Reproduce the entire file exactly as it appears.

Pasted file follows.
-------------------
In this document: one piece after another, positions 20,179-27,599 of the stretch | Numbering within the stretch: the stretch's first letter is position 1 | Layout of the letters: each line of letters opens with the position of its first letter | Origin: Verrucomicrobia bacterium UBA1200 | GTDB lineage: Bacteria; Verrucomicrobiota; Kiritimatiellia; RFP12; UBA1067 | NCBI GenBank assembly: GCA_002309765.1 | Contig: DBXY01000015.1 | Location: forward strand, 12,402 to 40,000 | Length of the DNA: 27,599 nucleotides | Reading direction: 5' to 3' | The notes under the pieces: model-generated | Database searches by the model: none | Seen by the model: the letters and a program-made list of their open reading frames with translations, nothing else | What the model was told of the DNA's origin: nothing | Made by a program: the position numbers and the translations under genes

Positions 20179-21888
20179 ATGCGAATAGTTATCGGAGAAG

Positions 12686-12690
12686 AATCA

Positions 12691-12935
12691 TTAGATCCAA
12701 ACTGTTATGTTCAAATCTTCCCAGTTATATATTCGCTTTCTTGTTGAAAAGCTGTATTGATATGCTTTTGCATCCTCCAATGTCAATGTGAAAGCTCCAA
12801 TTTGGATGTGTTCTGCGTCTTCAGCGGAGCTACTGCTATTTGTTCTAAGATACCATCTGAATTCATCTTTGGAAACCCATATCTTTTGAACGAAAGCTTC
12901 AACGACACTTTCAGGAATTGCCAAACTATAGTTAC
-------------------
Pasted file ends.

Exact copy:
In this document: one piece after another, positions 20,179-27,599 of the stretch | Numbering within the stretch: the stretch's first letter is position 1 | Layout of the letters: each line of letters opens with the position of its first letter | Origin: Verrucomicrobia bacterium UBA1200 | GTDB lineage: Bacteria; Verrucomicrobiota; Kiritimatiellia; RFP12; UBA1067 | NCBI GenBank assembly: GCA_002309765.1 | Contig: DBXY01000015.1 | Location: forward strand, 12,402 to 40,000 | Length of the DNA: 27,599 nucleotides | Reading direction: 5' to 3' | The notes under the pieces: model-generated | Database searches by the model: none | Seen by the model: the letters and a program-made list of their open reading frames with translations, nothing else | What the model was told of the DNA's origin: nothing | Made by a program: the position numbers and the translations under genes

Positions 20179-21888
20179 ATGCGAATAGTTATCGGAGAAG

Positions 12686-12690
12686 AATCA

Positions 12691-12935
12691 TTAGATCCAA
12701 ACTGTTATGTTCAAATCTTCCCAGTTATATATTCGCTTTCTTGTTGAAAAGCTGTATTGATATGCTTTTGCATCCTCCAATGTCAATGTGAAAGCTCCAA
12801 TTTGGATGTGTTCTGCGTCTTCAGCGGAGCTACTGCTATTTGTTCTAAGATACCATCTGAATTCATCTTTGGAAACCCATATCTTTTGAACGAAAGCTTC
12901 AACGACACTTTCAGGAATTGCCAAACTATAGTTAC